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Tuesday, May 12, 2009

Creating Scalable Vector Graphics with Apache Cocoon

I've done some projects in the past where we created Scalable Vector Graphics. The nice thing about SVG is that you can scale the images without any quality loss. Back then, the only way to render SVG in the browser was by installing a plugin from Adobe. Now most browsers are able to render them without any plugins.

So how do you get started? This little tutorial assumes you have some basic Cocoon knowledge

Create a SVG template with the SVG editor of your choice.
Some suggestions:Replace the hardcoded values which should become parameters like this: ${logotext}

Below you will find some relevant sitemap.xmap snippets which i configured to create a dynamic image.

If we take a quick look at line 138, you see that when we invoke the url wich matches "generate/logo", the template "ciber/templates/logo.jx.xml" is read, the ${} values are replaced by their corresponding values if present and the svg-template is serialized to jpeg.

We only need some way to fill that missing ${logotext} parameter. Cocoon offers flowscript to the rescue. Flowscript is plain javascript in which you can write the controller which takes care of building the model which will be passed on to the view. (Model-View-Controller).

Our controller will use a sitemap parameter to fill in the missing ${logotext}. In line 132, you see a match pattern "logo/*" where * is our first and only {1} parameter which we pass on to the flowscript function "createLogo" on line 134.

Let's take a quick look at our flowscript (logo.js)

When you invoke following URL:
"http://localhost:8888/cocoonDemo/logo/Creating SVG with Cocoon" the sitemap matches this on line 132. It call's the function createLogo() and passes it the sitemap parameter 'logotext' with value 'Creating SVG with Cocoon'.

On lines 2 and 3 we build a javascript object 'data' with a variable named logotext and pass it the value of the sitemap-parameter with the same name. On line 5 our controller tells cocoon to render a page by invoking the match pattern "generate/logo" and pass it our constructed model 'data'.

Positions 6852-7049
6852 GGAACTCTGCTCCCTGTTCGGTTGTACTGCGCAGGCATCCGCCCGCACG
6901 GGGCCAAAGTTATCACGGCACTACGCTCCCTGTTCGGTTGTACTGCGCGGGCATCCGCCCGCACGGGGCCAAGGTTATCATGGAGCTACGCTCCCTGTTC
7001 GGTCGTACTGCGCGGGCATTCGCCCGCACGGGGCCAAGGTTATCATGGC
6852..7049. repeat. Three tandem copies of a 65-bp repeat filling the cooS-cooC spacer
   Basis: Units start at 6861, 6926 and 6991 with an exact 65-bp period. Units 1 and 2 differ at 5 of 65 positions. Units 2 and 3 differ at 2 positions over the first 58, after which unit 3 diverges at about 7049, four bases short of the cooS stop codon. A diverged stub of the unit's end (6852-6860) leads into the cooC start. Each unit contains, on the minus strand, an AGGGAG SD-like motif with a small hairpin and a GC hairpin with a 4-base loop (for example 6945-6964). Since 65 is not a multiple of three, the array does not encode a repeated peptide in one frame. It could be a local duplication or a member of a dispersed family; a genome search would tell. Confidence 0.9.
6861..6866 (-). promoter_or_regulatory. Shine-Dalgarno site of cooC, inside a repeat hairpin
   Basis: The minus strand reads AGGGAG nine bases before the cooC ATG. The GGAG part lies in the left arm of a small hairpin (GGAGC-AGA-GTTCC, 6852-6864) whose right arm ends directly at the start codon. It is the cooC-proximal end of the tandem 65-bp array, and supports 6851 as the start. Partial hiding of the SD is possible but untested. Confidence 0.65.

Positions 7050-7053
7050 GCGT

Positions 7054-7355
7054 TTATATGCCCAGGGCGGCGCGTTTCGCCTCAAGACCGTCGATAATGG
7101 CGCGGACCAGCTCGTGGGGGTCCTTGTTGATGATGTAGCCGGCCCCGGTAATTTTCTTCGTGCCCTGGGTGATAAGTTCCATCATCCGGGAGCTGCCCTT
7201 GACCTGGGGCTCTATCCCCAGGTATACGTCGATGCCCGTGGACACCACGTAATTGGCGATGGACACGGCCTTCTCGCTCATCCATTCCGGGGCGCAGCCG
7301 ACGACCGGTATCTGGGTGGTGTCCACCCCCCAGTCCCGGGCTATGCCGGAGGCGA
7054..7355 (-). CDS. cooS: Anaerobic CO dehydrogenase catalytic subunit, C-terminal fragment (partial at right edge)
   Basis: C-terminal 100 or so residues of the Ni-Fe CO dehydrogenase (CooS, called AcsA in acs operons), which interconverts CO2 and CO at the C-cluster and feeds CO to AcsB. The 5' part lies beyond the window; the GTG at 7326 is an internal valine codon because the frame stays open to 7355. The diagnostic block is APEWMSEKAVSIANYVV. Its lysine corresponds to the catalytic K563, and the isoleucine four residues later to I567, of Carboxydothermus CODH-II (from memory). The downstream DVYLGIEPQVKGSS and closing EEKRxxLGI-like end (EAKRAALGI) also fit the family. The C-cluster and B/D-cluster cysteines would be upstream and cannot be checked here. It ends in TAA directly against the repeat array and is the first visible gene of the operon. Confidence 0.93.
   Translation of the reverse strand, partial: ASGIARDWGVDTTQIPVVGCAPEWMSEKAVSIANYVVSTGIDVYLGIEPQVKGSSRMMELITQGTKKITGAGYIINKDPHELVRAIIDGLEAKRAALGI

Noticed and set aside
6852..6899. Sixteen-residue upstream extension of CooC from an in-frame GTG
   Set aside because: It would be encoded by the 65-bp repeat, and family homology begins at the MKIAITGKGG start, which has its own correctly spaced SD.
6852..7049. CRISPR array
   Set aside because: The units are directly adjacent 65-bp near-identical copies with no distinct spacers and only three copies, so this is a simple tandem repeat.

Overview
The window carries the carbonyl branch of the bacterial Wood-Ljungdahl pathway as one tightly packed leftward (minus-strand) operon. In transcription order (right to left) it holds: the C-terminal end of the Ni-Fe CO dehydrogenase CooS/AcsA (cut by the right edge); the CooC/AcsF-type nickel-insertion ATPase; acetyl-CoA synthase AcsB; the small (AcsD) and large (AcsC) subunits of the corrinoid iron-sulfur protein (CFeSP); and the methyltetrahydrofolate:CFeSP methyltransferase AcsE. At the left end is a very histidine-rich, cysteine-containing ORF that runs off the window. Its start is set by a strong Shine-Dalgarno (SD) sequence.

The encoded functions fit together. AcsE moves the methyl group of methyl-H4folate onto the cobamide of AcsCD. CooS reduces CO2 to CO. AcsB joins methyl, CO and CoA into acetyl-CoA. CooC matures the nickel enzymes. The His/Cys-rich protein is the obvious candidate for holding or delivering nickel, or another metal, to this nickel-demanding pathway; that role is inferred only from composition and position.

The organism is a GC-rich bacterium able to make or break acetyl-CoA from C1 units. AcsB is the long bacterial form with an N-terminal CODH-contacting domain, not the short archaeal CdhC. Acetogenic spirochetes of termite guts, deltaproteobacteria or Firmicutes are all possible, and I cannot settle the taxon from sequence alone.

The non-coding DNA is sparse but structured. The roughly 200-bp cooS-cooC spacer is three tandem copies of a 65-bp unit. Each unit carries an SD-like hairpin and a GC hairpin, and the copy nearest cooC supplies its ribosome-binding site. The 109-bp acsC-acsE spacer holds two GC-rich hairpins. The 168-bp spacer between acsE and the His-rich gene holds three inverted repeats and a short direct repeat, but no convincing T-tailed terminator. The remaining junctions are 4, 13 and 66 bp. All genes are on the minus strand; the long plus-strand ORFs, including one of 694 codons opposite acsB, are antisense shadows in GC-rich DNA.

Now the sitemap matches line 138, but this time it does have a model containing a value for 'logotext'. Let's take a look at the end result.

This demo shows you the most basic (simple) case to create dynamic SVG. More difficult use cases are when you read in your data from a database or XML files and use this data in transformations to construct SVG.



  1. Unfortunately, the list of "most browsers" does not include most versions of IE (and does not seem likely that the upcoming IE8 does either?) - this has effectively blocked the mainstream adoption of SVG in web browsers (its a different story on cell phones). I'll leave it as an exercise for the reader to figure why Microsoft would not adopt a Web standard...

  2. If the images do not require animation you can just serialize the images to png or jpeg for instance. At the first project i ever did with SVG we used animated images for mobile network visualization. It showed extra information if you hovered over the network elements. It also offered hyperlinks to detailed information pages. It was the coolest project i've ever done but we were using the adobe plugin. I guess you're right why the need for a plugin to get all SVG functionality working is a real showstopper ;-(


  3. The coolest project I have ever done had the entire interface created in SVG (yes, I was younger, with more enthusiasm, but also more naive in those days :), with data being pulled from a database - graphs, maps, menu options... all dynamic. You could probably run it on an svg-enabled smartphone these days and it would still work. The project failed because of arguments over the scope - not because of the application's technical capabilities...

  4. Are you referring to SVG Tiny?

    I read about it but never got a chance to actually try it out.